Understanding how the veins of the legs work
Arteries and veins are the body's transportation system. They carry blood, with its vital cargo of oxygen and nutrients, to every part of the body. Arteries move blood from the heart, and veins bring it back to the heart.
The pumping of the heart helps push blood through the arteries. But on the return trip, this force is much weaker in the veins. What's more, blood flow in the veins of the lower body must move upwards, against gravity, pumped by leg muscles.
To keep blood in the veins flowing in the right direction, veins have one-way valves–like flaps–that open to let blood flow upwards, then shut to keep blood from draining back downwards toward the feet. When these valves weaken, the stage is set for Venous Insufficiency (commonly called poor circulation) and venous hypertension.
This is a chronic disease in which the valves of the legs are damaged, letting blood leak backwards toward the feet. The excess blood stretches the vein, causing it to widen abnormally (dilate). Finally, blood stagnates in the veins of the lower legs, increasing blood pressure in the legs, and causing chronic inflammation in the veins, skin changes and possibly ulcers.
When venous insufficiency goes untreated for a long time, blood continues to collect and pool in the veins. The pressure of the non-moving blood causes veins to swell, which, in turn, prevents the normal movement of blood carrying oxygen and nutrients to the tissues of the leg. The lack of essential nourishment to tissues can cause an open sore (ulcer) on the skin, usually right above the ankle or on the inside of the leg. Untreated ulcers can quickly become infected or even gangrenous.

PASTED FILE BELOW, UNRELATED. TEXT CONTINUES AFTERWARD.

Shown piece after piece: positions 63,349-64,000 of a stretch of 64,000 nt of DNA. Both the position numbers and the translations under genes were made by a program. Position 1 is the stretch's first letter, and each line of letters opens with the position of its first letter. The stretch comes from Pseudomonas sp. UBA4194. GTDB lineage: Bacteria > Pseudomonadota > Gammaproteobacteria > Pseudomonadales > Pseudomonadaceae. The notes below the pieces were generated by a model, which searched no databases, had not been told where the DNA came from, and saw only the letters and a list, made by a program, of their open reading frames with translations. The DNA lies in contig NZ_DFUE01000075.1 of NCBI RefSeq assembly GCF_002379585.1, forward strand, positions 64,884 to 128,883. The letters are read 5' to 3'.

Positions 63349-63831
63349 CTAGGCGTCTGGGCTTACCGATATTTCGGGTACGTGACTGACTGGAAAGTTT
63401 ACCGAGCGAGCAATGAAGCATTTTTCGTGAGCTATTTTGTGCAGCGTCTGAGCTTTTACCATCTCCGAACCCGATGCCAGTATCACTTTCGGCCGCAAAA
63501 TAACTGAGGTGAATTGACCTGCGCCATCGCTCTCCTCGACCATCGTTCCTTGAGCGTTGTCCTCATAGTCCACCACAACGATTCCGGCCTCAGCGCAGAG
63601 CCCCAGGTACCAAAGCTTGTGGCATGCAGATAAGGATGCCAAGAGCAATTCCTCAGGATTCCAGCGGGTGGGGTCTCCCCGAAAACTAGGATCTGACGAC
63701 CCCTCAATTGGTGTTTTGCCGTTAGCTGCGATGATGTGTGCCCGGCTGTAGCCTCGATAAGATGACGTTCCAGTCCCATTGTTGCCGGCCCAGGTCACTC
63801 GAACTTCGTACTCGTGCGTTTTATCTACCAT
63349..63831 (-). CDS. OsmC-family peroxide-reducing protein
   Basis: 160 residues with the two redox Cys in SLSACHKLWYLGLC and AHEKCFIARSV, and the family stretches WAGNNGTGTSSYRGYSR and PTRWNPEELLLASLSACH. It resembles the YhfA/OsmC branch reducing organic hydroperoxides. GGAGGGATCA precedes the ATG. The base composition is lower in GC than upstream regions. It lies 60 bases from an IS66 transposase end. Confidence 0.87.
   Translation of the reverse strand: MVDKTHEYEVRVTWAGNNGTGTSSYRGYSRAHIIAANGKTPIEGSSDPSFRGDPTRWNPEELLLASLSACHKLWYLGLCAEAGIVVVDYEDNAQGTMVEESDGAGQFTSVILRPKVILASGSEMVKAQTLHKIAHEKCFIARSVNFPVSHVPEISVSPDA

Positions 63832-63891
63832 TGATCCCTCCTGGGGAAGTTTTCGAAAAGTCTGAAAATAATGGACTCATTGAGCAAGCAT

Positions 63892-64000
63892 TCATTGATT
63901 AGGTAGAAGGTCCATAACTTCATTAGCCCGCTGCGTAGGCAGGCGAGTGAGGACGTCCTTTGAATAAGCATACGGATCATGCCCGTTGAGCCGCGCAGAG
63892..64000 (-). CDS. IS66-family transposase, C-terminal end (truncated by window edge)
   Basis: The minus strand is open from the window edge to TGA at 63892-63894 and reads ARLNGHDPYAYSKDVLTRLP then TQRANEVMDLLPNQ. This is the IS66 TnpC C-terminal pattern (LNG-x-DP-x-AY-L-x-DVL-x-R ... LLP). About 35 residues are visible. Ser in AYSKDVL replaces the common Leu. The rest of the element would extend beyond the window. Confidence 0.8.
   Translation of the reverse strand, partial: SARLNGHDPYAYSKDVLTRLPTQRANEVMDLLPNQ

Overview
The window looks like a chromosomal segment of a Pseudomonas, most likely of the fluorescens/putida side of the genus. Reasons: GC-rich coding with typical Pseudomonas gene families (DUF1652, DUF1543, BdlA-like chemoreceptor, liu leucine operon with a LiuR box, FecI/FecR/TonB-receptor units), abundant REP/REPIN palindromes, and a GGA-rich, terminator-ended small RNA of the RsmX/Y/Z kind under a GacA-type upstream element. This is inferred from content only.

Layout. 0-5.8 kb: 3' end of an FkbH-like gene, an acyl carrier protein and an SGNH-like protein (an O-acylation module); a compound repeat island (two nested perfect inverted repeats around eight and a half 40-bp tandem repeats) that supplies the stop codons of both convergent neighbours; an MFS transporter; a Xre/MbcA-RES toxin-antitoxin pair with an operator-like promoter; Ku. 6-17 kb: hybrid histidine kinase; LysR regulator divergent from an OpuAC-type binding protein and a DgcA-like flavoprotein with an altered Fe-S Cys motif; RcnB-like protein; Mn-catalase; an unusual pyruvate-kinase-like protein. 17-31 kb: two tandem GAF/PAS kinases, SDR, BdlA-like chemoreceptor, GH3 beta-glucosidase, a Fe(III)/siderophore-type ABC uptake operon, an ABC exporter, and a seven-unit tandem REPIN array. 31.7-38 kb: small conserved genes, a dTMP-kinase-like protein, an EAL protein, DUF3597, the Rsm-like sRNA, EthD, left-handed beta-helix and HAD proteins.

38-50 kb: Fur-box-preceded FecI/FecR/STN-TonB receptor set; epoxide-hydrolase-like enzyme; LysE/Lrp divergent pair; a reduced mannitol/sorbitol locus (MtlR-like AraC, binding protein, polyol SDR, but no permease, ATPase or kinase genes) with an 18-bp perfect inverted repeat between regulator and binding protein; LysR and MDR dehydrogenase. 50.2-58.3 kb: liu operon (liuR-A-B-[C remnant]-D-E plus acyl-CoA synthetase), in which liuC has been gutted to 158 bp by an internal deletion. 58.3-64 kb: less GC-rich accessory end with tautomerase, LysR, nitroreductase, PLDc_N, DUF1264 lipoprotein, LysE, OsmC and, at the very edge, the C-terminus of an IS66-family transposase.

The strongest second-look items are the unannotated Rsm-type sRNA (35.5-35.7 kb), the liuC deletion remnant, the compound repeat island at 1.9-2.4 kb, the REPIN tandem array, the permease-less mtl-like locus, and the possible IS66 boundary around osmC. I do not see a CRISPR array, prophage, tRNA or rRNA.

The chance of developing venous insufficiency goes up with age, as well as a family history of varicose veins, a sedentary lifestyle, pregnancy or spending many hours on one's feet. It can also be caused by a partial blockage of the veins, for example, by a blood clot.
The common early symptom is chronically swollen ankles, however, the feet and calves may also swell. A person can also feel a dull aching, cramping, or feeling of heaviness in the legs and feet that gets worse after long periods of standing. Down the road, patches of brown discoloration as well as flaking or hardening of the skin can appear around the ankles. If untreated, venous ulcers may develop.
An imaging test called a duplex ultrasound reveals if there is structural damage to the veins.
Most common treatment is conservative management with leg elevation and compression stockings. There is no surgery to correct venous insufficiency.